Ant Veteran Turns To NFT Verification For SXSW Festival VIP Party

As funding for web3 projects cools during the crypto winter, space startups are increasingly focusing on building bridges for mass adoption and exploring monetization opportunities to stay afloat. The key to mass adoption? Deliver experiences so seamless that users don’t realize blockchain is involved.

One company showing how blockchain can come in handy in real life is Kansas-based Redeem, which allows users to claim non-fungible tokens using phone numbers instead of having to set up crypto wallets. Following the recent $2.5 million pre-seed funding round led by Kenetic Capital, the startup is deploying its NFT solution this week to host a VIP dinner at the SXSW technology festival.

Its co-founder and CEO Toby Rush is a third entrepreneur who sold his biometric company EyeVerify to Ant Group, Alibaba’s fintech affiliate, for $100 million in 2016. Few other companies in the world are as adept at building intuitive fintech products as Ant is. Together with his nemesis Tencent, Ant popularized the use of scan-to-pay among more than a billion people in China.

Rush was then acquired by Ant’s corporate venture team, which focused on blockchain deals. It was an experience that paved the way for finding practical use cases for blockchain.

“As you know cryptocurrencies are not allowed in China. NFTs that we have here are not really a thing in China. But hardcore business use cases are. How can blockchain make companies better? That was my investment focus,” Rush told CoinTech in an interview.

“So when I started learning about blockchain, it was very practical, realistic. It’s not how we’re going to trade NFTs, how we’re going to create a new token, it was much more what I would call hardcore business cases,” he added.

Rush eventually identified a use case for NFTs and launched Redeem early last year. He was fascinated by the technology “not as images, but as a digital asset that can live outside the walled gardens of Apple, or Google, or Facebook, Ticketmaster, or Visa,” he admitted.

“If I can own a small piece of data outside of their walled gardens, many other people can collaborate with me in an open ecosystem.”

The challenge of using NFTs, he believed, is that the onboarding process and even using them after onboarding is very difficult. Instead of building an NFT infrastructure from scratch, Toby looked to an established, ubiquitous global phone book system: phone numbers.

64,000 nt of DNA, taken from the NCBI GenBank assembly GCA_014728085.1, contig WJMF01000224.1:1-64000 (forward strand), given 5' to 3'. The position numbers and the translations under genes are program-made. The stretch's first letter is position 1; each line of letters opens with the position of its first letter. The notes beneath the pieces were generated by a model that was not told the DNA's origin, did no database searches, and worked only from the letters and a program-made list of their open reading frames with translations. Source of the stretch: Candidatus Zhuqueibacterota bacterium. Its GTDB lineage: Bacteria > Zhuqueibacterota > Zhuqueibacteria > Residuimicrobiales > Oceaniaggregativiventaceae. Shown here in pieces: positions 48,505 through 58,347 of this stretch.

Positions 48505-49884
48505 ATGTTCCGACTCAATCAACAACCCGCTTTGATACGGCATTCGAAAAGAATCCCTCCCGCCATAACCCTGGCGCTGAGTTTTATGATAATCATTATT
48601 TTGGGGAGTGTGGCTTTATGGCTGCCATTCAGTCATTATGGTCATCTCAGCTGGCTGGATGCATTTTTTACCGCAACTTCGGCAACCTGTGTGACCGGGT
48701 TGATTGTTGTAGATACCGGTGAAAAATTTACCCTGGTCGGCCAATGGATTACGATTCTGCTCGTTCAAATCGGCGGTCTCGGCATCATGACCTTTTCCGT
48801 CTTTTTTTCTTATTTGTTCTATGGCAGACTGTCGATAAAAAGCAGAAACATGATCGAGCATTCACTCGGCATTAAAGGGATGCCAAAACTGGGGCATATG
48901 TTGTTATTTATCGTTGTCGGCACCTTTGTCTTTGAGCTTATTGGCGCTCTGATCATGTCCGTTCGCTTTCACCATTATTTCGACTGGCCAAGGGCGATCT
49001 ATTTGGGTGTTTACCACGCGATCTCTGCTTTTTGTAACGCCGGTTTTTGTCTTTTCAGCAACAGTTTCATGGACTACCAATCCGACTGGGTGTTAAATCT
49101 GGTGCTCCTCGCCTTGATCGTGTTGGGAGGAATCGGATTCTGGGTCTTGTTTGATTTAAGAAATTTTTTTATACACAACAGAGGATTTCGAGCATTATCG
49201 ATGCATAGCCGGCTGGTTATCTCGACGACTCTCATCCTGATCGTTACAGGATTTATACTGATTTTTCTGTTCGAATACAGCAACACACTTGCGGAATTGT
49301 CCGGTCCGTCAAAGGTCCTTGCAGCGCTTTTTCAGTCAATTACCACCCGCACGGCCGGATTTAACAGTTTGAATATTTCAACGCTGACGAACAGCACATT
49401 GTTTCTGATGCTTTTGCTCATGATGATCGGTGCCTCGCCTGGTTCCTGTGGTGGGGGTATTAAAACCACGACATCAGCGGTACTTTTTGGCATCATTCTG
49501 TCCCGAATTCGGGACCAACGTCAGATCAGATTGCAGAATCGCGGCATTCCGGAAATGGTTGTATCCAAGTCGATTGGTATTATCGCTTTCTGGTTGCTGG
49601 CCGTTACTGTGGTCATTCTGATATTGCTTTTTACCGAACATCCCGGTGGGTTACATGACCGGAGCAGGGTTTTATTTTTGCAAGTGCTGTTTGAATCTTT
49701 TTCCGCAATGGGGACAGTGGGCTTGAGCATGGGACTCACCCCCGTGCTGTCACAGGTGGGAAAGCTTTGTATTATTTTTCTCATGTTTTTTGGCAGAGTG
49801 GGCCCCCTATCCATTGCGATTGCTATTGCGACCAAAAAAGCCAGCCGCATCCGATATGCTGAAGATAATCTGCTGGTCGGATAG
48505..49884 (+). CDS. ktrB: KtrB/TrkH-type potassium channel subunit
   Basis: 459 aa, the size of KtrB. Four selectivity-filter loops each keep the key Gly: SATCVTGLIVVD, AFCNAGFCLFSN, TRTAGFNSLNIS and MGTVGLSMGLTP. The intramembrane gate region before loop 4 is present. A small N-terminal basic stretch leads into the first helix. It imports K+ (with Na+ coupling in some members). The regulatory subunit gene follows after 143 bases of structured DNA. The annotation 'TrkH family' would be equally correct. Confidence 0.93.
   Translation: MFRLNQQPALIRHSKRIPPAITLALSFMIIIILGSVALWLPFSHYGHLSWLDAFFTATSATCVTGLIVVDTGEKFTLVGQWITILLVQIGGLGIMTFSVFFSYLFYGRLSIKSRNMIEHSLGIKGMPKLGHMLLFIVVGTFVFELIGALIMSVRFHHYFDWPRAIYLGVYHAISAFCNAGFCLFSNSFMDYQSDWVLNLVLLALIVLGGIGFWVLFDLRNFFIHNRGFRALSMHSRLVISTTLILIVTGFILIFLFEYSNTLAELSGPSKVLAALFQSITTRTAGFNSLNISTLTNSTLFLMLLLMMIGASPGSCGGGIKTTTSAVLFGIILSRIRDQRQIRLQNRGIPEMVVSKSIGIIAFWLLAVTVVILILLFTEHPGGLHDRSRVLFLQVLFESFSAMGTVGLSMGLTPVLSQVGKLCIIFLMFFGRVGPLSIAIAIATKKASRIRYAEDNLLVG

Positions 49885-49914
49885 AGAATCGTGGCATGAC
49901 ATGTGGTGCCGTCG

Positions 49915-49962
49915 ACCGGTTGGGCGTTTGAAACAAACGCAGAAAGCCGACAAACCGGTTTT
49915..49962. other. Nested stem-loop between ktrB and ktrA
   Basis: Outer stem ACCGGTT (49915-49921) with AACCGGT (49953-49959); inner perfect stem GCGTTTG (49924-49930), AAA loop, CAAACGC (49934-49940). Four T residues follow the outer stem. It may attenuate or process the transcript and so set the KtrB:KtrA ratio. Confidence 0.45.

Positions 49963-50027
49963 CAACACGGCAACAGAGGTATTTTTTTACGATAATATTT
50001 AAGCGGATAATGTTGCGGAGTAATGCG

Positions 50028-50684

“Carriers have spent billions of dollars making sure only one device in the world can use my phone number right now. There are already 6.8 billion smartphones in use, so take advantage of that — if you’ve got your phone, you’ve got a wallet,” he explained.

This is how Redeem brings users to web3 by opening their first wallet, the gateway to all things crypto. Suppose they attend an event that spreads NFTs as swag, they will first scan a QR code with their phones. Two links appear: on board via SMS or WhatsApp. Supposing the users choose WhatsApp, Redeem will automatically create wallets for them in the backend, place NFTs in their wallets and send them a message on WhatsApp with a link to their newly created wallets.

In fact, Redeem uses users’ phone numbers to verify who they are and create unique wallets. Instead of making them go through the process of signing up for a wallet and writing down the 16-word recovery phrase, it uses the popular methods of scanning QR codes and texting.

“When you’re sending a message, there’s only one device in the world that can send a message from your phone, and that’s you. When you get to choose your preferences, it creates a message, so it pre-populates who it’s sending it to, and this is the NFT you want to claim. When you hit submit, your phone number will claim this NFT. So we create a wallet and send you a response, and you’re on board.

The system can similarly be used to authenticate people’s access to events. At the VIP dinner in SXSW hosted by Arkive, a company building a decentralized museum, Redeem’s solution helps verify the identities of more than 200 attendees. Once they scan the QR code at the gate, Redeem’s backend checks if they have the required NFT ticket in their wallet associated with their phone numbers.

Redeem doesn’t try to be a wallet itself, but more of a connectivity layer through a B2B2C strategy. Users can bind their wallet, be it Metamask or Phantom, to redeem as their default solution.

And why should event organizers use NFTs instead of the traditional ticketing system? The differences are in the control. In existing practices, centralized ticketing enablers such as Ticketmaster monitor users’ data. In web3, any group can communicate with an audience through NFTs without having to ask Ticketmaster for permission.

Redeeming is already gaining traction from event organizers. While Rush declined to reveal who his company is in talks with, he hinted that these are “brands that do a lot of sponsorship and marketing and live events.”

“So they want to do activations on-site, but they don’t want activations to stop on-site. If they get NFTs, there’s a way for them to be involved a lot after the event,” Rush said.

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